I used the “force” a while back to get my non-existent scissors through airport security. We were headed to Singapore for a long weekend.
Singapore is a stark contrast to Indonesia in so many ways. It is fascinating how you can go so developmentally far in just a 75 minute flight.
This county is one of the most densely populated countries on earth with some 5500 people per square mile, and yet, they’ve nicknamed themselves “A City in a Garden.” There is green space everywhere. Parks and sidewalks and pedestrian zones. The mass transit system is clean, efficient and cheap. The three of us spend 7 bucks on subway rides for the weekend. Cabs were more expensive, but still fairly affordable. A 30 minute cab ride cost 25 bucks.
The roads are wide open. The cars are new and everything moves at speed. The government discourages a lot of cars and the cars they do have are new. I don’t think I saw a car older than 2010 all weekend. They’ve got a sizable tax on cars that increases with the age of the car, so there is an increasing incentive to get rid of it after a while. That tax must also extend to motorbikes because there were far fewer of those.
Singapore is a maritime crossroads and at times has been occupied by a world of leaders. Muslims, Indians, British, Japanese. It is a hugely diverse country. You can walk down a street and find a Mosque, Buddhist temple, Hindu temple, Catholic church and a Synagogue all within walking distances to each other. Apparently they all participate in each other’s festivals, too.
Also, as a result of being at the crossroads is the food! You need to bring a second stomach for the
amount and variety of food you can find. There aren’t really a lot of food carts, but many areas of the city have a multi-story, semi-open building dedicated to food stalls selling the world’s great street food from traditional dim sum to dosas to pig’s organs soup. I don’t know what they rent a stall for, but it is comforting to know that each vendor has clean running water and a toilet near by.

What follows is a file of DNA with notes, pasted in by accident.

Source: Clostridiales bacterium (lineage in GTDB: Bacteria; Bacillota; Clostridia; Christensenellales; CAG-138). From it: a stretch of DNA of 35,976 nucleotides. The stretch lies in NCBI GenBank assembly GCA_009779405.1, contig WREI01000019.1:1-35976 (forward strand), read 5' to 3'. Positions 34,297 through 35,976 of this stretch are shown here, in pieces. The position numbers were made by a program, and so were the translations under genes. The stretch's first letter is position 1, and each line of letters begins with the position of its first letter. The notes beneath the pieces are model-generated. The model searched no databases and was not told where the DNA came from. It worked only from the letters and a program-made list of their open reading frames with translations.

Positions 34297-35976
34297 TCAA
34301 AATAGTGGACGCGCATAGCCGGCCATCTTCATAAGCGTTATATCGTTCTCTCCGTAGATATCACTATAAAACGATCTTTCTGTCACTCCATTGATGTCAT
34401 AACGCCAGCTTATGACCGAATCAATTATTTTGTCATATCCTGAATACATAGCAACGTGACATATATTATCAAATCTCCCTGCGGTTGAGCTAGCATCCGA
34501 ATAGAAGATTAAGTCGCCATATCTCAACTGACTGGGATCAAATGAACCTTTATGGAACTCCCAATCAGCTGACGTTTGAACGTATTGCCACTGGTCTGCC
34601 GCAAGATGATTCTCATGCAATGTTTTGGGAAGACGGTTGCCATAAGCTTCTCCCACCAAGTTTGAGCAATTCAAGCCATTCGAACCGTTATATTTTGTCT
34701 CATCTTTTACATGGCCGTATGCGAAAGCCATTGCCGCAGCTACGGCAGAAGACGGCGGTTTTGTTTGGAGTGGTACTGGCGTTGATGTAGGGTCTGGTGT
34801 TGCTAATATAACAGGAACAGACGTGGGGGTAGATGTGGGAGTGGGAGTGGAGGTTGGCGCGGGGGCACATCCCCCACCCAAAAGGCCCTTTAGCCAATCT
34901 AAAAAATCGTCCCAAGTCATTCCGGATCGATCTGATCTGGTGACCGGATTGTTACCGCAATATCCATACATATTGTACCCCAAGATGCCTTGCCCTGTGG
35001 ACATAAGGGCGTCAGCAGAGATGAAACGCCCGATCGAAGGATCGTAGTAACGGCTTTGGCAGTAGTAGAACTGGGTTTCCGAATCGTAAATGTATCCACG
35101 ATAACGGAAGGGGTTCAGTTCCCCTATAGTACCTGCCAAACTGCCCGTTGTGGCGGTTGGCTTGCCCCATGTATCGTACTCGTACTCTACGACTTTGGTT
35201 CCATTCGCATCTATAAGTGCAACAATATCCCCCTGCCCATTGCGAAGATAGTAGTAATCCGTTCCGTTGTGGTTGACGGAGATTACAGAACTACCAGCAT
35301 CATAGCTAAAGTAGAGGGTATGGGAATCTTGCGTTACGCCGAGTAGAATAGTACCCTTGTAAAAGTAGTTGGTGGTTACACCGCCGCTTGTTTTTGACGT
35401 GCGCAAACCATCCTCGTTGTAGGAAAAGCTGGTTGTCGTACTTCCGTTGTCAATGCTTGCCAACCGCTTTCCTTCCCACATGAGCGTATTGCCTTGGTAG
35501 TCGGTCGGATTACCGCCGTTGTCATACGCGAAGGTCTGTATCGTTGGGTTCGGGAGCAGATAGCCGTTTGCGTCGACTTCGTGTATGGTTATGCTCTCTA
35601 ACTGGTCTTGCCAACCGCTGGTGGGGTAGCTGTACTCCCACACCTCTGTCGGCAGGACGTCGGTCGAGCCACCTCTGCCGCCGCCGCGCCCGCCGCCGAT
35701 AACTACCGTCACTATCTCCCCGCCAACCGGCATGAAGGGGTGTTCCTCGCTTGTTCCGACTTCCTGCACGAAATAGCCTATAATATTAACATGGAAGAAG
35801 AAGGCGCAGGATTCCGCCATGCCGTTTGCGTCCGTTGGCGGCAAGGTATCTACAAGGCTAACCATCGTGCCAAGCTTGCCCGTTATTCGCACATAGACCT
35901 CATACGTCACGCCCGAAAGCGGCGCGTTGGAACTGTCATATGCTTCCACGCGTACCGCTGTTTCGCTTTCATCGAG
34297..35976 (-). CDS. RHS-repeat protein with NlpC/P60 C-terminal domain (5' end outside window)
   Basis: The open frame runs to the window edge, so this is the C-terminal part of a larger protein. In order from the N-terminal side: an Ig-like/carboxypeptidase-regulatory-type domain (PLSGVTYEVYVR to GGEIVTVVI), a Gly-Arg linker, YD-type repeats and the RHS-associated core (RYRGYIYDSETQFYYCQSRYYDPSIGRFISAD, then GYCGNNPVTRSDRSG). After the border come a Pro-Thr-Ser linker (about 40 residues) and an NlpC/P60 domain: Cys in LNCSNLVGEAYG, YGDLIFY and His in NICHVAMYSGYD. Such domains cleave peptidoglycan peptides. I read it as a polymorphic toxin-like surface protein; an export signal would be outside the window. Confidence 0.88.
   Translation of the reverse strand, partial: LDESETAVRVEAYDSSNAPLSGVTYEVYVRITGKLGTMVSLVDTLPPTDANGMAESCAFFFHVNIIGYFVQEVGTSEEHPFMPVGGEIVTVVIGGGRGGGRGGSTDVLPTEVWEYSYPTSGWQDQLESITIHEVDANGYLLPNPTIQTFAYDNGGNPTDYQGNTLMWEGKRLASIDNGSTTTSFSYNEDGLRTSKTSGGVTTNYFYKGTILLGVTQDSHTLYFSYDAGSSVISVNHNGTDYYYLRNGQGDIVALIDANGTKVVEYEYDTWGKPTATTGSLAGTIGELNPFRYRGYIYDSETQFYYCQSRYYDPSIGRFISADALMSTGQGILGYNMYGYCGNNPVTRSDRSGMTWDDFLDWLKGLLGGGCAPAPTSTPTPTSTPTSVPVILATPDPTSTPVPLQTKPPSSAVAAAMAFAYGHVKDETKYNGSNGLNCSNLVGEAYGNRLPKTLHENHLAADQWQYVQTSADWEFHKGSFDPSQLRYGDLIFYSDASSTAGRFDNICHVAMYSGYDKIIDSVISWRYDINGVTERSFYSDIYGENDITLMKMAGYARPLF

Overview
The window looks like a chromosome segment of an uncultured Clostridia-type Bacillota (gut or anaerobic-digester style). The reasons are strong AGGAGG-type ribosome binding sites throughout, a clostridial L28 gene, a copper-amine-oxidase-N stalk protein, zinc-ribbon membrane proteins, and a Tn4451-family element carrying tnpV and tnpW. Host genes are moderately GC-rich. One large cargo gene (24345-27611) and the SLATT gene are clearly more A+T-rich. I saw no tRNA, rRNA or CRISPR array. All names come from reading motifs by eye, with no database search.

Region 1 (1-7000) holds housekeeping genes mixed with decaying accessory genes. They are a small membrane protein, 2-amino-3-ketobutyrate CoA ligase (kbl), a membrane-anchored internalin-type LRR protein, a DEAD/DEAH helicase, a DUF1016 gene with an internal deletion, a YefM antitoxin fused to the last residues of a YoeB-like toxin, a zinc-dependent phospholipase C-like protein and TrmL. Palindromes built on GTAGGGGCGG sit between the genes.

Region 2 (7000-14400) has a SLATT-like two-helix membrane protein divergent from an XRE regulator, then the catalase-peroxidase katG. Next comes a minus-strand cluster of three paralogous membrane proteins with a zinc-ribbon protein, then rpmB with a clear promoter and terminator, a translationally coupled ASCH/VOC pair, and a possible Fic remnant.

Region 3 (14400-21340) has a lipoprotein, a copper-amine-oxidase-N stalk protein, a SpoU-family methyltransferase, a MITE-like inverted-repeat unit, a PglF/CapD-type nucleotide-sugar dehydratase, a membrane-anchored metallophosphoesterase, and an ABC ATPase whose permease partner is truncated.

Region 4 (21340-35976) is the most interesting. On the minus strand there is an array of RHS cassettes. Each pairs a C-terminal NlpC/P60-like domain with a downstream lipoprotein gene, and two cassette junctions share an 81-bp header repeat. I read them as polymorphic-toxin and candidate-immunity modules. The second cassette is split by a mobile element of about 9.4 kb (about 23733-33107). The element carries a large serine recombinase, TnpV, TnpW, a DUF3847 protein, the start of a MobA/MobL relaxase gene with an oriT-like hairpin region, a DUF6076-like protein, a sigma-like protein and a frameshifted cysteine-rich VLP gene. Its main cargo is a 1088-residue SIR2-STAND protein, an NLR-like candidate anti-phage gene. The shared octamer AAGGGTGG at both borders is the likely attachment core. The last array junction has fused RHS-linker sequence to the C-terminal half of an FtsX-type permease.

Singapore owes its status to it’s long time leader. Mr Lee Kuan Yew. He’s probably the closest one could come to a benevolent dictator. In old fairy tales, we often read about “good kings” who ruled wisely and their people prospered. I’d often wondered if good kings existed, but this is close.
Mr. Lee rose to power in a quasi-communist movement back in the 50 and recognized after WWII that unless Singapore stood up for itself it was going to forever be trampled on by the powers of the day.
He set about making Singapore as self sufficient as possible. When they realized that they were beholden to Malaysia for water, they secured new sources of freshwater and invested hugely into desalination plants. They designed the city to be user friendly and Mr. Lee was an early advocate of the green movement. There was a strong rule of law and corruption of any sort was not tolerated. He knew that there was a history of many different religions and cultures, so he melded them together and placed the state ahead of Islam, Christianity, Buddhism and Hinduism. English is the language of trade, but there are 4 official languages.
I’ve been told that if you don’t have a place to live, you’re given a place. If you’re able, you’re expected to work. Taxi driving positions are apparently reserved for those in need of a job. This does present a problem as your driver may be less than linguistically or geographically literate.
There is free health care up to a certain income and after that one is expected to buy into the national program. Same with housing. There is an expectation that you’ll buy a house and there is a lending program through the post office to make this happen.